Ensure your car is fail-proof come MOT time


Ensure your car is fail-proof come MOT time

The month of September is one of the busiest times of year for MOT testers thanks to registration plate changes occurring and punters flocking to purchase the newest cars on forecourts.

Sadly, for those of us with slightly more dated cars, this time of year can be one of the most nerve-racking as we fret about the roadworthiness of our daily rides.

Recent changes to the test have added a further dollop of worry to car owners as previously overlooked areas such as faulty warning lights, the health of engine mountings and tighter checks on speedometers are now included.

But there are a few simple checks any motorist can make before venturing to their local MOT centre to ensure time and money isn't wasted.

Frank Flynn, RAC technical information manager spoke exclusively to AOL Cars with a few simple tips that could save motorists the heartache of an MOT failure.

"Time spent checking your vehicle over before the MOT will be time, and probably money, saved," says Flynn.

1. "Firstly, check your tyre treads and pressures and don't forget to check your spare wheel as well. A quick trip to your local garage and a good look at tread wear indicators could save you a heap of cash."

2. "Don't forget to inspect your windscreen for chips or cracks and take a look at your wiper blades. If the rubber is looking past its best or they wipers are smearing, get them changed."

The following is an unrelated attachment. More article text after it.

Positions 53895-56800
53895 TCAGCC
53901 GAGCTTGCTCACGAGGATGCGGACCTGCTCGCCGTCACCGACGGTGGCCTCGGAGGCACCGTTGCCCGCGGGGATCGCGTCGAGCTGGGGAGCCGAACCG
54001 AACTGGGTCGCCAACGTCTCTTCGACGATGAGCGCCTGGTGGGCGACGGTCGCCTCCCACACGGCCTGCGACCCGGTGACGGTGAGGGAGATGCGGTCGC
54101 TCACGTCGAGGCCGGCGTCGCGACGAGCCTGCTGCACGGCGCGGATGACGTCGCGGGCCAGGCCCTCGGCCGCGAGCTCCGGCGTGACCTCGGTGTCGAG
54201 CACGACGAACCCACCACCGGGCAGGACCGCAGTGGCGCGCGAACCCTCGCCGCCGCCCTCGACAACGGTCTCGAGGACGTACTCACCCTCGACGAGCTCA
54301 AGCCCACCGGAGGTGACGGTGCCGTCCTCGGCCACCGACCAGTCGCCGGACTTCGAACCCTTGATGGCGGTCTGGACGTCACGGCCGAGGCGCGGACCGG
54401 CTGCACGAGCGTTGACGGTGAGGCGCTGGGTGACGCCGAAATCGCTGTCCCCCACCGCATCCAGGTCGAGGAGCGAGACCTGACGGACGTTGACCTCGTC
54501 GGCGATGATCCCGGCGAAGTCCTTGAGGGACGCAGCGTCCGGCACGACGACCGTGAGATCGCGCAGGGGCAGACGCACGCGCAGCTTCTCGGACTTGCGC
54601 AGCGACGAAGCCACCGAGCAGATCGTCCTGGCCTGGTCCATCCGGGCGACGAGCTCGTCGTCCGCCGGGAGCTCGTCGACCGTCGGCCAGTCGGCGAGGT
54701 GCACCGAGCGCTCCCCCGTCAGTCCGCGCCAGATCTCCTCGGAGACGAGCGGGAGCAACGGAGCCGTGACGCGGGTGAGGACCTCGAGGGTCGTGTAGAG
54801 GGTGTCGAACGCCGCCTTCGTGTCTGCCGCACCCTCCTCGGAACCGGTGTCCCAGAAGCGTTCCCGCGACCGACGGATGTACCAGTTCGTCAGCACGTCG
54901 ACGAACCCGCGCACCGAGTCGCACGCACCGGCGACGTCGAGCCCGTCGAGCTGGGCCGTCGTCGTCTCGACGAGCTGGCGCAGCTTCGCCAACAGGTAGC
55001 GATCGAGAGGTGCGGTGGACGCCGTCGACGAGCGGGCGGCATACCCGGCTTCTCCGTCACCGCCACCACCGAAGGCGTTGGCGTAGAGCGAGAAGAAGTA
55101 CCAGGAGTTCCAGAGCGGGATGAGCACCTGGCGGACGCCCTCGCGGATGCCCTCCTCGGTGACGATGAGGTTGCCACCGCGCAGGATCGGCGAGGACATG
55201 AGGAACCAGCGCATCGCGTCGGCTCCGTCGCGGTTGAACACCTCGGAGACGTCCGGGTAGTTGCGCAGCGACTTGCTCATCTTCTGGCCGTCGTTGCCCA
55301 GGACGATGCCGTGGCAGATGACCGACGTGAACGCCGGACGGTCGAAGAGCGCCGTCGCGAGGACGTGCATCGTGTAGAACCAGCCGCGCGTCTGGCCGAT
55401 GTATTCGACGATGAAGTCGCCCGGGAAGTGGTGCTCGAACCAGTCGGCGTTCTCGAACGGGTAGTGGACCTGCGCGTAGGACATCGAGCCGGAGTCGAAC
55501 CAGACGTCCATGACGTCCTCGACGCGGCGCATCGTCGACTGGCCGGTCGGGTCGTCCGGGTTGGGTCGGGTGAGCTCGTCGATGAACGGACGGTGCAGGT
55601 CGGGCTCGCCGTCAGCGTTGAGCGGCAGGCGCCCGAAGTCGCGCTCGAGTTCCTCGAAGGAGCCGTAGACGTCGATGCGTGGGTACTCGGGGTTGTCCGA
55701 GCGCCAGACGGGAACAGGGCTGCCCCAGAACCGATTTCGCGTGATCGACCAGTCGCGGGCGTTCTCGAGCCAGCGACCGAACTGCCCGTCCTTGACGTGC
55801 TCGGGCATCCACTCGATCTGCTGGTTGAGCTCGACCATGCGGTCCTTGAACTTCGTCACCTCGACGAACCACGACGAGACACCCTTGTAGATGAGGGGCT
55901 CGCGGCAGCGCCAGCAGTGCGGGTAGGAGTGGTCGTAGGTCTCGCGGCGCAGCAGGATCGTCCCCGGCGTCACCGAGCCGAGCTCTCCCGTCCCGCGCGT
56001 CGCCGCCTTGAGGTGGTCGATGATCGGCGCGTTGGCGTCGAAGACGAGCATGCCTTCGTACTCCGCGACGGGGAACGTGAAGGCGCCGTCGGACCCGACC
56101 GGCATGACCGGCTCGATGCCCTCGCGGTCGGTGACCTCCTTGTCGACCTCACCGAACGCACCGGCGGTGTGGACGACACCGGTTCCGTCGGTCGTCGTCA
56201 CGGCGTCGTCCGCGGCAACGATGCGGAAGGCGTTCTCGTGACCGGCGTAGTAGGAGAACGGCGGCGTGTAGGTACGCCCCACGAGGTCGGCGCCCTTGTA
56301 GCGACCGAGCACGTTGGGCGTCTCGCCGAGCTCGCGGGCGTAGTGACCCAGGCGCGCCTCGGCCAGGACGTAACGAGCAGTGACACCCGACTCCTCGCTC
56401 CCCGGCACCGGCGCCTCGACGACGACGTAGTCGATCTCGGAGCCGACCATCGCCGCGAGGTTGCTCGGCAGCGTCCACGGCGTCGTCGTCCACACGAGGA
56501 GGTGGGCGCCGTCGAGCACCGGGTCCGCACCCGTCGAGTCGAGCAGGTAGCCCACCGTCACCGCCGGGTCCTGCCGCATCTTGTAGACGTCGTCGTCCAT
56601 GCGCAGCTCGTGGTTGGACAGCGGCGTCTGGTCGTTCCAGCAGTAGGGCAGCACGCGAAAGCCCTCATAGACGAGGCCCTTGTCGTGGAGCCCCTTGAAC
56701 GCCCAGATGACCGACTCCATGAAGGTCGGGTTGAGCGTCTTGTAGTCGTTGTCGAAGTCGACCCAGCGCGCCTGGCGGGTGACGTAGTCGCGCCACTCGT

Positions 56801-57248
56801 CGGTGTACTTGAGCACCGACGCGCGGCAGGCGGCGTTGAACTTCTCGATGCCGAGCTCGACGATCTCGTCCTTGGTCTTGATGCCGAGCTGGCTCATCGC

3. "Check all your lights are working, including your brake lights and hazard lights. Rope in someone to help or park you car near a reflective surface to make sure all lights are functioning. If not,replace them before the MOT."

4. "It is worth taking the opportunity to tidy your car up, as a cluttered dashboard can be a hazard and ensure that the boot (spare wheel), seats and seat belts are accessible."

5. "The key mechanical check would be your brakes but that isn't particularly easy to do so be sure to service your car regularly and ensure you don't put off essential maintenance."

6. "Finally - if you typically drive short journeys around town it may be wise to take your car for a longer drive (five to 10 miles) at a good steady speed, which will give the engine the chance to warm-up properly and will certainly help with the emissions test."

You can check out the full list of changes to the MOT test here.